Postprint version. Published in Review of Accounting and Finance, Volume 4, Issue 4, January 1, 2005, pages 34-49.
NOTE: At the time of publication, the author Sanjiv Jaggia was not yet affiliated with Cal Poly.
The definitive version is available at https://doi.org/10.1108/eb043436.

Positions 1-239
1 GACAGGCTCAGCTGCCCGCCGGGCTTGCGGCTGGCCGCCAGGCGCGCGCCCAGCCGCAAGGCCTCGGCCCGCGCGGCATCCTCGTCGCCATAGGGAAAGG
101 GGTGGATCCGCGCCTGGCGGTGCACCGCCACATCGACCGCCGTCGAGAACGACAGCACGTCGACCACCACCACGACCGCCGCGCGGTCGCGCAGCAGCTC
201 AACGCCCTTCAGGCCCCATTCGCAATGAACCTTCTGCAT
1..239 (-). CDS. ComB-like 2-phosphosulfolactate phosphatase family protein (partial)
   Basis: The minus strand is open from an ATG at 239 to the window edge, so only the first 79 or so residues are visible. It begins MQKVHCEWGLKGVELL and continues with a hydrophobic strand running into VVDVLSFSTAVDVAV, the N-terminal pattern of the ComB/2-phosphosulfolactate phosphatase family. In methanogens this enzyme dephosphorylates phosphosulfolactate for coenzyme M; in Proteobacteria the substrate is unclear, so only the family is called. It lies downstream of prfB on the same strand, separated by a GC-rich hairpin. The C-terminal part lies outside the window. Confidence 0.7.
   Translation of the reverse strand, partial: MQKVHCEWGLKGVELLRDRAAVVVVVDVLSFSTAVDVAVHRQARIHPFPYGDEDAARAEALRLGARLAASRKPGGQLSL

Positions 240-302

One of the key elements of survival models is that they enable the researcher to determine whether the length of time an individual (or economic entity) spends in a particular state affects the probability of exiting that state. Natural applications in economics and finance include the analysis of unemployment spells, corporate bankruptcies and mortgage pre-payments. The distinguishing feature of most applications is the definitive event that marks the transition from the origin to the transition state. We believe that limiting the use of survival analysis to applications in which the event duration appears to be 'naturally' available is an unnecessary constraint. For example, the date of emergence from Chapter 11 bankruptcy protection is a subjective management decision and the true event duration, though treated as definitive, is in reality quite ambiguous. We propose that survival models can and should be extended to analyze researcher-defined events such as the length of time a stock takes to reach a pre-set price target. We illustrate our point with an examination of IPO aftermarket behavior.